NEW YORK (Reuters Health) - A botanical ointment containing
sinecatechins, a green tea extract, is an effective and well
tolerated treatment for external genital and anal warts,
results of a controlled study confirm.
"Green tea catechins exert multiple biologic activities,
involving potent antiviral and antioxidant activity," Dr.
Silvio Tatti, now at the Hospital Clinicas, Universidad de
Buenos Aires, Argentina, and colleagues note in the journal
Obstetrics and Gynecology.
Given that genital and anal warts are caused by human
papillomavirus (HPV) and that effective, well tolerated
treatments are lacking, there has been interest in treatment
with sinecatechins ointments.
In their study, Tatti's team randomly assigned 502 adults
with 2 to 30 warts to either sinecatechins ointment (15% or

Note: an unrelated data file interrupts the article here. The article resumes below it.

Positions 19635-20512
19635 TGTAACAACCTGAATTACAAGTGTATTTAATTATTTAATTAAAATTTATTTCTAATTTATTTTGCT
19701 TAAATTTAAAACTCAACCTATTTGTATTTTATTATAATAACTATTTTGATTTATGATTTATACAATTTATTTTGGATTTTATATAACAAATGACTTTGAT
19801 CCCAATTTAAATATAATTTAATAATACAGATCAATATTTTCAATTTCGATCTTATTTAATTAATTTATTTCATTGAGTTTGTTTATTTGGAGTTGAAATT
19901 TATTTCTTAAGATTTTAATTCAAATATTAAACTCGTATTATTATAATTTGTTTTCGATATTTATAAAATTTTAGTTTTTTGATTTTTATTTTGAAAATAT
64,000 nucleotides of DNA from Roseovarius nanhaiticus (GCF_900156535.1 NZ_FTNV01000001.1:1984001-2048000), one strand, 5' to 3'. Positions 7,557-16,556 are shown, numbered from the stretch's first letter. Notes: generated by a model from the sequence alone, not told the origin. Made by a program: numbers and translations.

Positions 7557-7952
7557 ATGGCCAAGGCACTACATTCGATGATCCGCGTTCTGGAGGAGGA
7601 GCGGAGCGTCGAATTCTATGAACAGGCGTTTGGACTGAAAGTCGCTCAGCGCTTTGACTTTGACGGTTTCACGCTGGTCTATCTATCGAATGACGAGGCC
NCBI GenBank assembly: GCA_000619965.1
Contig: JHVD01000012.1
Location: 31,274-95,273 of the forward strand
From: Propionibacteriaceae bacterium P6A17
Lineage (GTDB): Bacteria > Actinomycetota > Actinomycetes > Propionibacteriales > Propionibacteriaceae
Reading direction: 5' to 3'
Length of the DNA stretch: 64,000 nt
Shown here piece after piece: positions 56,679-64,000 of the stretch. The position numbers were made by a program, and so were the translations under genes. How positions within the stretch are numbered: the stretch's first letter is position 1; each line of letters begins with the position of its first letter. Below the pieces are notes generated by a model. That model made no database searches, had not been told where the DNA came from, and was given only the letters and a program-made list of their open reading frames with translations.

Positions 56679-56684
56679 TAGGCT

10%) or inactive ointment for up to 16 weeks or until the warts
In both sinecatechins groups, warts cleared completely in
roughly 57% of patients compared to just 34% of subjects in the
control group - a significant difference.
Clearance rates of at least 50% were seen in roughly
three-quarters of patients who applied sinecatechins ointment
compared with 51% of those who applied the inactive ointment.
Most side effects reported with sinecatechins ointment were
mild to moderate skin and application site reactions.
The results support the use of sinecatechins ointment for
external warts, Tatti and colleagues conclude. Sinecatechins
ointment, sold as Veregen, is approved for the topical
treatment of genital warts and perianal warts in health people
aged 18 and older.
SOURCE: Obstetrics and Gynecology, June 2008.